…this post originally appeared in The Nugget News, February 14, 2017
Yesterday, encouraged by the bluest skies, I bravely opened the door to our shop. Our shop, where I like to futz and putter and try to make things, or fix things, or think about things, had become a desultory crypt of neglect.
That’s my fault. It’s been something of a challenging winter thus far, as you may have noticed, and I’ve tried to conserve and focus my energies on more pressing concerns, which means that sometimes, more often that I would like to admit, I’ve tromped through the snow, opened the shop door, tossed something in, and then closed the door.
But there it was: a big, dark, yawning disaster of disorganization. Fuel cans, battery chargers, scraps of lumber, piles of hunting gear, tools in all of the wrong places, a landfill of my own making. And now it was staring back at me, punctuated by the grating irritation of the talk radio I leave on inside because I believe—with zero scientific evidence—that mice are united in their hatred of The Lars Larson Show, and will seek other accommodations.
So I went to work. And for some reason—probably because our own volcanic peaks were standing up so perfectly in the rarified sunlight—I started thinking about Malcolm Lowry’s excellent novel, Under the Volcano.
If you’ve not read it, the book follows the last day on earth of a British diplomat in the town of Quauhnahuac, Mexico. It is a difficult, sometimes sordid drama, and plays out to its tragic end under the quiet eyes of two ancient and enormous volcanoes.
The volcanoes are important to the story because they lend the perspective of time. They suggest durability, and wisdom—there is nothing happening below that they haven’t seen before–and they are a reminder that the hard hunt for the longer truths often evades us down here, in our little shops and villages, as we scheme and muscle through the daily sturm and drang of an increasingly synthetic 21st century.
It was fitting enough, then, to think of that book while deciding why I actually need an entire drawer full of rusty pipe reamers, or how a box full of .280 Ackley handloads—missing for several months–ended up with a jar of wrecked paintbrushes—all buried under a pair of old hip-waders. It was fitting, I think, because we live in the shadow our own geologic sentinels. Mountains that, when the sun is out and shining on all of that snowy transcendence, we can meditate on just long enough to experience the sublime frisson of our own impermanence.
That should–but mostly doesn’t–spur us into a different way of thinking about things. It might even, in a best-case scenario, cause us to think differently about how we intend to manage ourselves during the Cold Civil War we are apparently descending into.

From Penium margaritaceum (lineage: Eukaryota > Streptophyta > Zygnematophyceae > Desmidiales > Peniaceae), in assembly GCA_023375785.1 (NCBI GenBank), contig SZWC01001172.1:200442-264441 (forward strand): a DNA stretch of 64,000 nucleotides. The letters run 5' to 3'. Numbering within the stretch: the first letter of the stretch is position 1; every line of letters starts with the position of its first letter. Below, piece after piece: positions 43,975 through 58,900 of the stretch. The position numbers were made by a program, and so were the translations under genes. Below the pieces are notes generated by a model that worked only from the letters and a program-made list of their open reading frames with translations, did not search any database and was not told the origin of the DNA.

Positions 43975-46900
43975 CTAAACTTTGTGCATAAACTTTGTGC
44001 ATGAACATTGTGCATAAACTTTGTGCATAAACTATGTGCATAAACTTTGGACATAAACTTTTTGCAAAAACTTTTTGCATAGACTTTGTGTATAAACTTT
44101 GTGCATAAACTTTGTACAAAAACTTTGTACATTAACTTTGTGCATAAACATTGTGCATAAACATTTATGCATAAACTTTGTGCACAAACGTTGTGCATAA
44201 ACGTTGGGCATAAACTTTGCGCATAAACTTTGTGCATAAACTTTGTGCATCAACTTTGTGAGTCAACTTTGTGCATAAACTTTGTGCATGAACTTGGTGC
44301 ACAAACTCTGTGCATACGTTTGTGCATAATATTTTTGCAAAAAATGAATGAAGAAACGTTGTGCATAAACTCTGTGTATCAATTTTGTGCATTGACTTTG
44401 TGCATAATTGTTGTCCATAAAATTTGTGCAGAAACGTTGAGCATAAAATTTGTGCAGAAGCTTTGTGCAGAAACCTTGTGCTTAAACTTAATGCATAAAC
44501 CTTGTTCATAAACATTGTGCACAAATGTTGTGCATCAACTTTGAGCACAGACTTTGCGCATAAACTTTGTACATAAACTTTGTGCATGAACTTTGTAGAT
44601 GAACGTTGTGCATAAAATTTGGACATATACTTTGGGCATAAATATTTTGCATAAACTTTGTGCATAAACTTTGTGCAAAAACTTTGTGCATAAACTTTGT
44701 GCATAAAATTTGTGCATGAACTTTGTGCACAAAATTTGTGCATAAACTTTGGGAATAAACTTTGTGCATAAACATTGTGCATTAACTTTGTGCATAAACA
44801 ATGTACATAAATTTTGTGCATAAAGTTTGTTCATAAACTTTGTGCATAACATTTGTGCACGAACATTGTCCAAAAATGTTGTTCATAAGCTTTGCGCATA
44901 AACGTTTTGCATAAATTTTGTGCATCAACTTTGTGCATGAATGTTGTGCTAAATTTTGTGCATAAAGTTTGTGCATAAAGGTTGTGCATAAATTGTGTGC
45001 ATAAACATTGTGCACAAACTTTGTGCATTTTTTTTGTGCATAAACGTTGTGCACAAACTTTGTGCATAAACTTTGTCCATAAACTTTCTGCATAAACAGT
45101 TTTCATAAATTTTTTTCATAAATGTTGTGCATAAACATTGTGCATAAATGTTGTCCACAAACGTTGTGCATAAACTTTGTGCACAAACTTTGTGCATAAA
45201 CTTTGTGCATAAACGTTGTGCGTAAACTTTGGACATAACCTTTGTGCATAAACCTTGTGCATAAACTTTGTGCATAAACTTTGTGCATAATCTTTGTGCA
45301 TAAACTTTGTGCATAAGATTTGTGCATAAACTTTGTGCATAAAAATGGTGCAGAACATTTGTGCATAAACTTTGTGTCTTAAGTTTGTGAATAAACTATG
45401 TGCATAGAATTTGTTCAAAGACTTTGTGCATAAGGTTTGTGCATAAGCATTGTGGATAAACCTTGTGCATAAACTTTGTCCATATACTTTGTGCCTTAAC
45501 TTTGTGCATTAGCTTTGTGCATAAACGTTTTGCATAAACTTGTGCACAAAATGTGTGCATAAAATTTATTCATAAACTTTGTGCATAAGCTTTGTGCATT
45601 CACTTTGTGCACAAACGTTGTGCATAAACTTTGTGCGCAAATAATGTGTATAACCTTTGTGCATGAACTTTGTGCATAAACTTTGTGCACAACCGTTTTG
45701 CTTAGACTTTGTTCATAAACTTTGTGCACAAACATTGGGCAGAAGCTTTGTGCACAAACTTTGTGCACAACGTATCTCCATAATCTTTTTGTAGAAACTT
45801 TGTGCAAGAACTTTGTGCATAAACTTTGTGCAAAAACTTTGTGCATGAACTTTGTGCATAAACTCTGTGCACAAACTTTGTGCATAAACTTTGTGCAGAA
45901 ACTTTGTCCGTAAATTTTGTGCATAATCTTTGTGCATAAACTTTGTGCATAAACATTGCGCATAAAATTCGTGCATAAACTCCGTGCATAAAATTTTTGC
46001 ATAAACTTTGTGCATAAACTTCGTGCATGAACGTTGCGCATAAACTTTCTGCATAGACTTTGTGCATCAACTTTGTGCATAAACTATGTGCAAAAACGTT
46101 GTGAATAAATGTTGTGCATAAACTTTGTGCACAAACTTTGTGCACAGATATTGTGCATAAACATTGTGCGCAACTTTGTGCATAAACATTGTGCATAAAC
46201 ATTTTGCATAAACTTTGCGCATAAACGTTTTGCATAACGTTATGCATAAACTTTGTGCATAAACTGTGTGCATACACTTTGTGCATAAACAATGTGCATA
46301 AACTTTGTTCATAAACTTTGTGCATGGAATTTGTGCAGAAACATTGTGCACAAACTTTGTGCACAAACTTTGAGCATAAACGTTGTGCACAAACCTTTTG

We can learn a lot from just looking up. There is an old story of a Japanese water colorist who sat outside each morning, staring through the mists at a mountain across the valley. He did this every morning for decades before he ever tried to paint it. And when he finally did paint the mountain, it was a masterpiece finished in minutes. Or so the story goes, and the larger part of me wants very much to believe it is true.
True or not, it was not the story in our shop. Some part of me toyed with the idea of just staring through the mist of the mess a little longer, on the outside chance it would organize itself, and that the great invisible Lord of the Volcanic Cascades would somehow find pleasure with my conviction. But I don’t have those kinds of powers, or whatever that magic is called, and so it was back to unraveling the mystery of how, over the years, I have managed to collect so many combination locks, without recording—anywhere—the combinations, and why they were all in an old ammo can marked: Tape and Glue.
The volcanoes in Lowry’s book are monoliths. They are the Romantics’ notion of negative capability. They say everything by saying nothing. As do our own. They aren’t even noticeably bemused by the strange and grinding duplicities we put on display each day, and that we seem to be insisting on. They just watch. And listen.
It occurred to me, as I performed a kind of kabuki dance with the ponderously heavy and awkward bag containing our wall tent, grotesquely dragging it from one corner of the shop to another, that the vows of silence adopted by various religious orders are increasingly understandable.
What, really, is there to say?
Walt Whitman, who was ahead of most curves in life, wrote about an alternative, and offered a kind of salve for the sharpened dilemmas of modern duplicity that keep stabbing me in the side. He wrote: “Do I contradict myself? Very well then I contradict myself. I am large, I contain multitudes.” So that’s another way to go, if we can keep our multitudes honest. I don’t know if we can. For certain, the mountains won’t care one way or the other.
In the meantime, down here under the mountains, I was able to get the shop arranged in some kind of working order. It took some effort, and discipline, but I persevered to inject some logic back into the equation. And that kind of work is always its own reward. But this morning, naturally, in a rush to be somewhere else, and forgetting everything I had so laboriously learned, I opened the door, tossed in a bag of ice melt, and abruptly closed the door again.